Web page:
“Following from these findings, we will be able to create tailored bone grafts, on demand, for patients without any immune rejection issues,” said Susan L. Solomon, CEO of NYSCF. “This is not a good approach, it is the best approach to repair devastating damage or defects.”

Beyond potential therapeutic relevance, these adaptive bone substitutes may be implemented to model bone development and different pathologies. Analysis could enrich current understanding and identify potential drug targets.

Other contributors to the study include: Dr. David Kahler, Dr. Linshan Shang, and Dana Alsaman of The New York Stem Cell Foundation Research Institute; and Dr. Ivan Marcos Campos and Dr. Gordana Vunjak-Novakovic of Columbia University.


Further Information

Join For Free

Access to this exclusive content is for Technology Networks Premium members only.

Join Technology Networks Premium for free access to:

  • Exclusive articles
  • Presentations from international conferences
  • Over 3,200+ scientific posters on ePosters
  • More than 4,700+ scientific videos on LabTube
  • 35 community eNewsletters


Sign In



Forgotten your details? Click Here
If you are not a member you can join here

*Please note: By logging into TechnologyNetworks.com you agree to accept the use of cookies. To find out more about the cookies we use and how to delete them, see our privacy policy.


Scientific News
New Cancer Drug Target in Dual-Function Protein
Scientists at The Scripps Research Institute (TSRI) have identified a protein that launches cancer growth and appears to contribute to higher mortality in breast cancer patients.
Contagious Cancers Are Spreading in Shellfish
Direct transmission of cancer among some marine animals may be more common than once thought, suggests a new study published in Nature by researchers at Columbia University Medical Center (CUMC).
Contagious Cancers Are Spreading in Shellfish
Direct transmission of cancer among some marine animals may be more common than once thought, suggests a new study published in Nature by researchers at Columbia University Medical Center (CUMC).
Fix for 3-Billion-Year-Old Genetic Error
Researchers at The University of Texas at Austin have developed a fix that allows RNA to accurately proofread for the first time.
“Amazing Protein Diversity” Discovered in Maize
The genome of the corn plant – or maize, as it’s called almost everywhere except the US – “is a lot more exciting” than scientists have previously believed. So says the lead scientist in a new effort to analyze and annotate the depth of the plant’s genetic resources.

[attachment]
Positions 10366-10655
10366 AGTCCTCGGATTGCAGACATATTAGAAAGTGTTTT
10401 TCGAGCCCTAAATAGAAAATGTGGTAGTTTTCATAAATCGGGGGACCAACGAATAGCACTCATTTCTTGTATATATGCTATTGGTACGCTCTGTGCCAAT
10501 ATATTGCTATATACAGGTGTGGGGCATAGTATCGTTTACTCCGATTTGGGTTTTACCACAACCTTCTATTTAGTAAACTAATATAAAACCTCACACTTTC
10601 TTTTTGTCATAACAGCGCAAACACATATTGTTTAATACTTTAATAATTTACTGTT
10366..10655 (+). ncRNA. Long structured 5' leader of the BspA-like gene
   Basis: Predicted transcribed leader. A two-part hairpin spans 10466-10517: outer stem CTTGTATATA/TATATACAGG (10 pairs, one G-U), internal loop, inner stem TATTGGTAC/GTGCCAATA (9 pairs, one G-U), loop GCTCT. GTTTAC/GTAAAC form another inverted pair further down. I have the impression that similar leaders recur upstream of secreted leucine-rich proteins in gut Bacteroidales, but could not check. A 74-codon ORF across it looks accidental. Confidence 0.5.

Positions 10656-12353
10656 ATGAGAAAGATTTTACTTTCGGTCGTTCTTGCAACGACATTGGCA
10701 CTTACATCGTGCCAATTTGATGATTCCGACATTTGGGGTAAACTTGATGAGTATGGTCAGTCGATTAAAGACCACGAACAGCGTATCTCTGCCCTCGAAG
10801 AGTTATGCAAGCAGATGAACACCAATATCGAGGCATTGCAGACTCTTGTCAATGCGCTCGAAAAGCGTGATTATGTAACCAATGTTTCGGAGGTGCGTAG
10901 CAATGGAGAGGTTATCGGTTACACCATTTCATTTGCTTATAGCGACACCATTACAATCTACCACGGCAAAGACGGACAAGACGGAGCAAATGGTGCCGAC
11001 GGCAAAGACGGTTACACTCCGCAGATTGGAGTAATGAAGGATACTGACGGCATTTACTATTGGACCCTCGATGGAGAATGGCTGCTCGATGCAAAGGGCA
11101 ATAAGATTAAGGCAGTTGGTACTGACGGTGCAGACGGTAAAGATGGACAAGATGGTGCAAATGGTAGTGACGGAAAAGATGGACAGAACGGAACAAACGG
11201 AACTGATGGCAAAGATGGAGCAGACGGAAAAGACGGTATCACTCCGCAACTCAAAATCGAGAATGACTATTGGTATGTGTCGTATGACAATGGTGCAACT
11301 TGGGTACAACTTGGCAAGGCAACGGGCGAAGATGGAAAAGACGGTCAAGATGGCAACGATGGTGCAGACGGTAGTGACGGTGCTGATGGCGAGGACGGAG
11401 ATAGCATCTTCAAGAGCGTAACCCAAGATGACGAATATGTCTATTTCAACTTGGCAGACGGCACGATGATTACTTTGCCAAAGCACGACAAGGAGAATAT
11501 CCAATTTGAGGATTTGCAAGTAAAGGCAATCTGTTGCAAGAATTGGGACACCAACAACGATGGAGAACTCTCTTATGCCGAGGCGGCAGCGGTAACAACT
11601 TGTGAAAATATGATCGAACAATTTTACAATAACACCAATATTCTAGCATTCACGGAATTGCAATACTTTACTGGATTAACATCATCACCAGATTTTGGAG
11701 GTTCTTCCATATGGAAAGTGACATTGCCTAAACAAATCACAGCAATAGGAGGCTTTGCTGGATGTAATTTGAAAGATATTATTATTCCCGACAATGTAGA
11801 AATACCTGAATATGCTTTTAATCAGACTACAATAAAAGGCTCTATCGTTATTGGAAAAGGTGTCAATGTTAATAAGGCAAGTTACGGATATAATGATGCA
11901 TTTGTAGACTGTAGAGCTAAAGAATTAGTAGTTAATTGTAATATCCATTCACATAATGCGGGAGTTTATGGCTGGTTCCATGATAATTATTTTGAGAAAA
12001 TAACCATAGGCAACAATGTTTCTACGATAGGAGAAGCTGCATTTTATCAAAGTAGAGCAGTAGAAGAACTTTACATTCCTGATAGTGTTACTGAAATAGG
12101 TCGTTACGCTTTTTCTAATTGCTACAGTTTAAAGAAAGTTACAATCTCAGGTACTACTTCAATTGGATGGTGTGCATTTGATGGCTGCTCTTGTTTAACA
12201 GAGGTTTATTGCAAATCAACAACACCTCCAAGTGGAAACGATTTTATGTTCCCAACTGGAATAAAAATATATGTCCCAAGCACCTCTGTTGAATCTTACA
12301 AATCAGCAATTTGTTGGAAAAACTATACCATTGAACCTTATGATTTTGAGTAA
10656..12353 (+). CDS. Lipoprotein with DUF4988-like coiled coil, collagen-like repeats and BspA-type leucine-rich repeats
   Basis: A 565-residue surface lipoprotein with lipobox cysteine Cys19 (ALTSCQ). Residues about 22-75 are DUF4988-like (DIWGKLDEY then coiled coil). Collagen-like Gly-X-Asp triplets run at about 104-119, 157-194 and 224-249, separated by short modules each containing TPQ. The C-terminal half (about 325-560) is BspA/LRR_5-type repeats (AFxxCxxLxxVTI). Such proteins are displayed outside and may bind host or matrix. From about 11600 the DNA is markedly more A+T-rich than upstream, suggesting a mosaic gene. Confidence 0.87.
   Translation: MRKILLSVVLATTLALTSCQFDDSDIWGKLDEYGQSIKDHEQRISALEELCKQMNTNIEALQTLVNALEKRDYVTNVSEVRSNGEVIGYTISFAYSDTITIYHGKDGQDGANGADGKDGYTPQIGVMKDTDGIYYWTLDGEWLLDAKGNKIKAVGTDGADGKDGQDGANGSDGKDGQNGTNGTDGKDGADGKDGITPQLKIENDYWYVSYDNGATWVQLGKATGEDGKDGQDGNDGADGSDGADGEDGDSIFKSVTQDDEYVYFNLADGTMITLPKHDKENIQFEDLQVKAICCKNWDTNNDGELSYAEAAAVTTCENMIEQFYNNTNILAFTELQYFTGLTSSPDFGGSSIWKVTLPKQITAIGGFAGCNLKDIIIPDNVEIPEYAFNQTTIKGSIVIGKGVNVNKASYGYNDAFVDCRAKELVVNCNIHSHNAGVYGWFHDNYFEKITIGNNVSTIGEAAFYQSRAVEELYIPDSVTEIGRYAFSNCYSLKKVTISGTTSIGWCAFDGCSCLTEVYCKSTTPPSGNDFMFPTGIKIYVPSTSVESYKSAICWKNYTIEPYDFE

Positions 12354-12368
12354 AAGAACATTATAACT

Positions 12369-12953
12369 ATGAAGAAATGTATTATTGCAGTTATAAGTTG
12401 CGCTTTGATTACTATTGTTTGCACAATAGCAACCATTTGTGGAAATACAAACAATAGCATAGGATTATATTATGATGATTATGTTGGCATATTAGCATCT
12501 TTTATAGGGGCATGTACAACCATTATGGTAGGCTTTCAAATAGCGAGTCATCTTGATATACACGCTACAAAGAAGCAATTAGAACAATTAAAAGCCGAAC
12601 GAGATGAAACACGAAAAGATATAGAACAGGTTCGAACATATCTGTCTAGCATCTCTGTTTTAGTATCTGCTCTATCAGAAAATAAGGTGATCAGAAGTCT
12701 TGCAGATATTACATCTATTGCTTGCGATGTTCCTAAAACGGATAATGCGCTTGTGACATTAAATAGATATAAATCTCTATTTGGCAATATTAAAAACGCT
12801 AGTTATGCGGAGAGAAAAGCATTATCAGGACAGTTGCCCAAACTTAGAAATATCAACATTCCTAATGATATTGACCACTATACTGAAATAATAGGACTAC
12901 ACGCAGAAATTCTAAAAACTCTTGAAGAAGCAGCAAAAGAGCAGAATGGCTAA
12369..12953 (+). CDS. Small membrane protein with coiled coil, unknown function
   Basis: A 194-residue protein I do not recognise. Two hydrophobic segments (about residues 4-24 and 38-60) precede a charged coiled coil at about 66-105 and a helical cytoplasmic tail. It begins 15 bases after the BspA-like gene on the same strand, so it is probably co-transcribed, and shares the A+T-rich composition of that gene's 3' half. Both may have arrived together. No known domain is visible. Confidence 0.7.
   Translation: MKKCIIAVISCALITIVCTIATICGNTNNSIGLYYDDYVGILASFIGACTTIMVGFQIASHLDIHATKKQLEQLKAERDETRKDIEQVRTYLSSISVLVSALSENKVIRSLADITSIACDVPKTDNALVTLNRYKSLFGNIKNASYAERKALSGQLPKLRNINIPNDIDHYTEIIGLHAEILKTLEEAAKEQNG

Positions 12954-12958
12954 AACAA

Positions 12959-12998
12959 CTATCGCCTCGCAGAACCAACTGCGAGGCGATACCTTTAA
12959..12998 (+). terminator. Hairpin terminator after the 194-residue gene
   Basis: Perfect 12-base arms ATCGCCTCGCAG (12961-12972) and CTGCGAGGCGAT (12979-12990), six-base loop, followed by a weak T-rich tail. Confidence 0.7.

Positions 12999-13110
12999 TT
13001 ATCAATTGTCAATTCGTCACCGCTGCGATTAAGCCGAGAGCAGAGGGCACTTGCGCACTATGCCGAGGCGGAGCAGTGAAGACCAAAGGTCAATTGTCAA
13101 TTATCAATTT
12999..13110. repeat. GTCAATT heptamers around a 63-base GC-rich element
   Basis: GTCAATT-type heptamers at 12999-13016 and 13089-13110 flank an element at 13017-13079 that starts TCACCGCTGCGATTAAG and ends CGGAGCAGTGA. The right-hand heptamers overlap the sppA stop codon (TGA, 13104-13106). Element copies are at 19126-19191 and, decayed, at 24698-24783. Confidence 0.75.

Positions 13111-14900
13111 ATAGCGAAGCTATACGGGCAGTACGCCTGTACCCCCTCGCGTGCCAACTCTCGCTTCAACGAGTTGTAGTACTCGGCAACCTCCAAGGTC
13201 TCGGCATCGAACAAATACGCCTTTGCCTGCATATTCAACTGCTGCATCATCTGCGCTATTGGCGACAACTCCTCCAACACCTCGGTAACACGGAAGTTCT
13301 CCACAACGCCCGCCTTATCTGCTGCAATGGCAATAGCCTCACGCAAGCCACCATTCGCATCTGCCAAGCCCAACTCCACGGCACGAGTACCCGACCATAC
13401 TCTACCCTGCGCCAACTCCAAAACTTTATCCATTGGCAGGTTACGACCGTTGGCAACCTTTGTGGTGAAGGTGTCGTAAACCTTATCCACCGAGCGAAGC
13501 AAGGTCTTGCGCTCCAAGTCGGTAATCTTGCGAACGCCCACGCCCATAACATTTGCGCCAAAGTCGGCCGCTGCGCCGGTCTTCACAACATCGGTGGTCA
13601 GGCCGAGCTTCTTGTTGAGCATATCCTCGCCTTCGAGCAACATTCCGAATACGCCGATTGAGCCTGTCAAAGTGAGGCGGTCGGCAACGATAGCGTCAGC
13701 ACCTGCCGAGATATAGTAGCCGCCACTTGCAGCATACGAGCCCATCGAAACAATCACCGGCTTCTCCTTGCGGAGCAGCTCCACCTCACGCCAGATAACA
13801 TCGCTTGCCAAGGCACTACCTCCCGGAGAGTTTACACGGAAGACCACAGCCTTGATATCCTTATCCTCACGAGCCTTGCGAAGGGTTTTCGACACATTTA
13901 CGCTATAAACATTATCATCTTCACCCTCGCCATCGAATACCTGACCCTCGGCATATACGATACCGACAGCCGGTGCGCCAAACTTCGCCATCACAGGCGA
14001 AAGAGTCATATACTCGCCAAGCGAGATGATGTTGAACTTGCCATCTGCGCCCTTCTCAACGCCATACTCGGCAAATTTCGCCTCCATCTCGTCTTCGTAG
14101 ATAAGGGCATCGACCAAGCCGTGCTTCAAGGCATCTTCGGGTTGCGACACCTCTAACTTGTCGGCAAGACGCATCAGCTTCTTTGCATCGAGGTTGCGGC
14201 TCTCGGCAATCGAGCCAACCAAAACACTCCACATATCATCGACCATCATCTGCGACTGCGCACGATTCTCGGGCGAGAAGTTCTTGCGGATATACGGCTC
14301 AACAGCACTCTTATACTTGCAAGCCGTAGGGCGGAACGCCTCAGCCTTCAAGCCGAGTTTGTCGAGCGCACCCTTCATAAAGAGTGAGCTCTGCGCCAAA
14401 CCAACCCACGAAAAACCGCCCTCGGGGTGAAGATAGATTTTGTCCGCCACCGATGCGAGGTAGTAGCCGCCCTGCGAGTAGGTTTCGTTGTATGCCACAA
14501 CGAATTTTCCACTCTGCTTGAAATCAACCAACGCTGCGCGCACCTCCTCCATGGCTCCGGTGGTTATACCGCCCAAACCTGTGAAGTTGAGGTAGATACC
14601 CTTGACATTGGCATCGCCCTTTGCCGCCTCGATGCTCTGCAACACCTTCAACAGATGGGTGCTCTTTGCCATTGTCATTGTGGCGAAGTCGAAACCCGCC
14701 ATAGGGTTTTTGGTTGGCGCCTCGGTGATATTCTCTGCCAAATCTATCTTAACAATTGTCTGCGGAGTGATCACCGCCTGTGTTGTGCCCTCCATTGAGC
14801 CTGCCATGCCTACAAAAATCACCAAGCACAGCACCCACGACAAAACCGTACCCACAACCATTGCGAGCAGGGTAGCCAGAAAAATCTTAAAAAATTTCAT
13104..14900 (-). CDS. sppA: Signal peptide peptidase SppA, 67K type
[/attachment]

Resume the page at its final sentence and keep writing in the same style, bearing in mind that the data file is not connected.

Higher Frequency of Huntington's Disease Mutations Discovered
University of Aberdeen study shows that the gene change that causes Huntington's disease is much more common than previously thought.
Revealing the Genetic Causes of Bowel Cancer
A landmark study has given the most detailed picture yet of the genetics of bowel cancer — the UK's fourth most common cancer.
Tumor Cells Develop Predictable Characteristics
Scientists have discovered that cancer cells at the edge of a tumor that are close to the surrounding environment are predictably different from the cells within the interior of the tumor.
New Imaging Method Reveals Nanoscale Details about DNA
Enhancement to super-resolution microscopy shows orientation of individual molecules, providing a new window into DNA’s structure and dynamics.
Genetic Research Can Significantly Improve Drug Development
With drug development costs topping $1.2bn (£850 million) to get a single treatment to the point it can be sold and used in the clinic, could genetic analysis save hundreds of millions of dollars?
Skyscraper Banner

SELECTBIO Market Reports
Go to LabTube
Go to eposters
 
Access to the latest scientific news
Exclusive articles
Upload and share your posters on ePosters
Latest presentations and webinars
View a library of 1,800+ scientific and medical posters
3,200+ scientific and medical posters
A library of 2,500+ scientific videos on LabTube
4,700+ scientific videos
Close
Premium CrownJOIN TECHNOLOGY NETWORKS PREMIUM FOR FREE!